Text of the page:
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Tokyo Olympics: French Runner Knocks Over Water Bottles, Runs Off With Last One | WATCH

Morhad Amdouni's act which has drawn widespread criticism from netizens was caught on camera and is being widely circulated across social media. Read on.

Morhad Amdouni

Image: bennysaint/Twitter


French marathon runner Morhad Amdouni courted controversy in Tokyo Olympics on Saturday after he deliberately knocked over an entire row of bottles, in a bid to prevent other athletes from hydrating themselves during the 42-km men's marathon. The shocking incident, which has drawn widespread criticism from netizens was caught on camera and is being widely circulated across social media.

Morhad Amdouni draws flak

At the top of his pack, Morhad Amdouni along with several other athletes reached a pitstop which was laden with water bottles for players to quickly pick up and hydrate themselves with. The morning temperature of Sapporo had soared 27 degrees and the humidity was a brutal 81% as the runners wounded their way to the 28km mark. However, as athletes reached the much-needed hydration point, Amdouni extended his hand, seemingly to pick up a bottle, but instead began knocking all of them down, only to grab onto the last one for himself. The organizers were seen rushing to hold on to the toppling bottles and the French runner continued his run without batting an eye.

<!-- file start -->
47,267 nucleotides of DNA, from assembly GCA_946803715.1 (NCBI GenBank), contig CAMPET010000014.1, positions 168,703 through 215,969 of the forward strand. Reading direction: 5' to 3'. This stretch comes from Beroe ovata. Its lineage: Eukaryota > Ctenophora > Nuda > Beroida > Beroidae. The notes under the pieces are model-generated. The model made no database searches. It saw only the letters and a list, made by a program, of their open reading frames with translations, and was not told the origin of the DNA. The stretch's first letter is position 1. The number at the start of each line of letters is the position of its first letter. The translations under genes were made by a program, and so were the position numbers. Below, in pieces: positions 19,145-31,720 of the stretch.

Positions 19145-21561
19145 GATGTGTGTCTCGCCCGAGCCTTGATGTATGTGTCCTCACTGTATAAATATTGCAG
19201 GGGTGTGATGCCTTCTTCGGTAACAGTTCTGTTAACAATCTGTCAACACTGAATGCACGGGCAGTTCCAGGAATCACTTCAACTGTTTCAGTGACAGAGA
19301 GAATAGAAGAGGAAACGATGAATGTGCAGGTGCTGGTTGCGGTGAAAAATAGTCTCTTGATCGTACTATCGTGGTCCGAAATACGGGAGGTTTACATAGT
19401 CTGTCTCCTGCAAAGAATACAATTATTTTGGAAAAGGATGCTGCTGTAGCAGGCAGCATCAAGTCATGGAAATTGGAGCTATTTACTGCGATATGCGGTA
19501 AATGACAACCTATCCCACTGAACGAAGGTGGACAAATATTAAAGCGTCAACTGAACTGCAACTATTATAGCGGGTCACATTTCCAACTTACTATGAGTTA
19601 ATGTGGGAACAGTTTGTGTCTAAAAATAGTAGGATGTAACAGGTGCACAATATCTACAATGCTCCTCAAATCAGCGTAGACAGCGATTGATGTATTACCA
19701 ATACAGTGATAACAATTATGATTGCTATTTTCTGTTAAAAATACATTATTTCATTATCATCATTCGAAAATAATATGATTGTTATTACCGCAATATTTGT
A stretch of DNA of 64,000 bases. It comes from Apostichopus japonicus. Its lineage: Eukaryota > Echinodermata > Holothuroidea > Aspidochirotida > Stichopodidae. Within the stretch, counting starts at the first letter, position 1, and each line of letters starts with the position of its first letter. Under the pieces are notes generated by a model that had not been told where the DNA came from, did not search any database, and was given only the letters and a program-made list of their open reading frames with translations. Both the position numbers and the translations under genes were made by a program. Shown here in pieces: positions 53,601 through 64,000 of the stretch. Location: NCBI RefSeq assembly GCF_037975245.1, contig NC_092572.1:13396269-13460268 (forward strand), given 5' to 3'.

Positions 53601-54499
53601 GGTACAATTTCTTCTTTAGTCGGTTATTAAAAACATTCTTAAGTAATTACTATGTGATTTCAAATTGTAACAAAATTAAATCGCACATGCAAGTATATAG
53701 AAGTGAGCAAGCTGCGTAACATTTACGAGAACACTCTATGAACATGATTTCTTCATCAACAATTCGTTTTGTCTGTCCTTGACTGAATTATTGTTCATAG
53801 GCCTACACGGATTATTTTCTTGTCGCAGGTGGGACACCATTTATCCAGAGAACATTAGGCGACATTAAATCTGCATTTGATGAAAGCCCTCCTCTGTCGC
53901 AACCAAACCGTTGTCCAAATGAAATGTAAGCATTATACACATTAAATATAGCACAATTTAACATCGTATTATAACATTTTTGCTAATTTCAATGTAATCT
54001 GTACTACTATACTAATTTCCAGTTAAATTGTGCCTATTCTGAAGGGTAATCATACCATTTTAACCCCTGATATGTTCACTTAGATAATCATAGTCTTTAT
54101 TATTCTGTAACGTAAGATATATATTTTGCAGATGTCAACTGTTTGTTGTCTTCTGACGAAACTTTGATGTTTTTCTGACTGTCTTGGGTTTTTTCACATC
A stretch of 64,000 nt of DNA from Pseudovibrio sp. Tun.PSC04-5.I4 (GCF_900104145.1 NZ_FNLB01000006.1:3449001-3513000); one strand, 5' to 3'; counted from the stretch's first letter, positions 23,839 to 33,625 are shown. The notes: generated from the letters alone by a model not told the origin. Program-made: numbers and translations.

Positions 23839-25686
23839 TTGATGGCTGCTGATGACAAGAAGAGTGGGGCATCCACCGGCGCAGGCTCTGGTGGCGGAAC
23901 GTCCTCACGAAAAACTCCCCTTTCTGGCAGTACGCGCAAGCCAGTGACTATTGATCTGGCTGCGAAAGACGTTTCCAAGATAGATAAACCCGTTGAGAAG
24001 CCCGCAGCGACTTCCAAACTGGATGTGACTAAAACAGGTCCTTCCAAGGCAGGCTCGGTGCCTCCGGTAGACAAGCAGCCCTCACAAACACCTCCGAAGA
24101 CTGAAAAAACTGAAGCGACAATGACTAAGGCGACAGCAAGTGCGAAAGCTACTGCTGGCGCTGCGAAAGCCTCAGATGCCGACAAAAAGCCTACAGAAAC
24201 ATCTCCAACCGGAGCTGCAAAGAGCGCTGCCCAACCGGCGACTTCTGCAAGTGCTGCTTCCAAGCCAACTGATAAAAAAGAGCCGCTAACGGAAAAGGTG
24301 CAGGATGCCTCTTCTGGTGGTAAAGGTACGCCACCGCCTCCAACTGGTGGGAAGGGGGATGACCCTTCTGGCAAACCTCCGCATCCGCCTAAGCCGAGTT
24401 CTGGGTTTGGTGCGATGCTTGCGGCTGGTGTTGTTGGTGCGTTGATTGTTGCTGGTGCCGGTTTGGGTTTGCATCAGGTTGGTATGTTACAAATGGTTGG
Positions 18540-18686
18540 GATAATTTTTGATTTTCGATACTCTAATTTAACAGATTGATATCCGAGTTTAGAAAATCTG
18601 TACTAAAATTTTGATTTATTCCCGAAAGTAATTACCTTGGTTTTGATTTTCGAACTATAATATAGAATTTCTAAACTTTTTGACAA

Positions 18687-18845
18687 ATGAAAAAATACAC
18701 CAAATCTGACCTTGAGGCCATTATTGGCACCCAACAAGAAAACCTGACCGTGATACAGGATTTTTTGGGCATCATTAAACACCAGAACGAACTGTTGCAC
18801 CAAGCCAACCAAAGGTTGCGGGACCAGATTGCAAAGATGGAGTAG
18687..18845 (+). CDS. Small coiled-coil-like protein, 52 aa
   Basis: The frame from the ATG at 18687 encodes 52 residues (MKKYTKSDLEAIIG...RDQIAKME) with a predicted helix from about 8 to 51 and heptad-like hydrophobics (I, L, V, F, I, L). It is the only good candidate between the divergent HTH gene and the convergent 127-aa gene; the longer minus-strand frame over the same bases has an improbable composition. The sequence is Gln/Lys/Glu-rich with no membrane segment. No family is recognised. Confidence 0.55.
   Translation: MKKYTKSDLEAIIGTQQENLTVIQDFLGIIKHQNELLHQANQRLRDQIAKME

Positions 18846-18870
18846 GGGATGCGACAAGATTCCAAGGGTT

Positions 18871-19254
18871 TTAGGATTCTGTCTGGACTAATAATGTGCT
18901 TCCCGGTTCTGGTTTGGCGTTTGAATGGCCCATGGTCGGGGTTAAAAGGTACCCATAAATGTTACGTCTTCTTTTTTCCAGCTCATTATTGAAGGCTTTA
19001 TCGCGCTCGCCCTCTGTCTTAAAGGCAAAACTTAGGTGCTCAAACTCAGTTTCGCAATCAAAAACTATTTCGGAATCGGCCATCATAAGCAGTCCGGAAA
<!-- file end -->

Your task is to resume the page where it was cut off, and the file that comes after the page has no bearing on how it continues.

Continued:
It is important to mention that as many as 30 athletes dropped out over the course of the race due to the unforgiving heat. Unfortunately for Amdouni, despite his tactic, he eventually fell behind and lost his lead only to finish in 17th place. Kenya's Eliud Kipchoge managed to win title.

Netizens react

The incident was strongly condemned by Olympic watchers who not only slammed the French runner for his disregard for 'fair play' but also called it 'the lowest thing' that they had ever seen in Olympics.

Kenya win gold in marathon 

Meanwhile, Kenya's Eliud Kipchoge scripted history and managed to successfully defend his Olympic marathon title on Sunday by becoming the first athlete since 1980 to retain an Olympic marathon title. By virtue of this win in Tokyo Olympics, he is also only the third person to win successive Olympic marathons, finishing in two hours eight minutes 38 seconds in the men's 48 km marathon. The 36-year-old crossed the line one minute 20 seconds ahead of the Netherlands' Abdi Nageeye who settled for a silver. The race for bronze saw Belgian Bashir Abdi and Kenyan Lawrence Cherono in close competition but the former managed to one-up the Kenyan. Kipchoge finished in 2 hours, 8 minutes, 38 seconds.

(With Agency Inputs)

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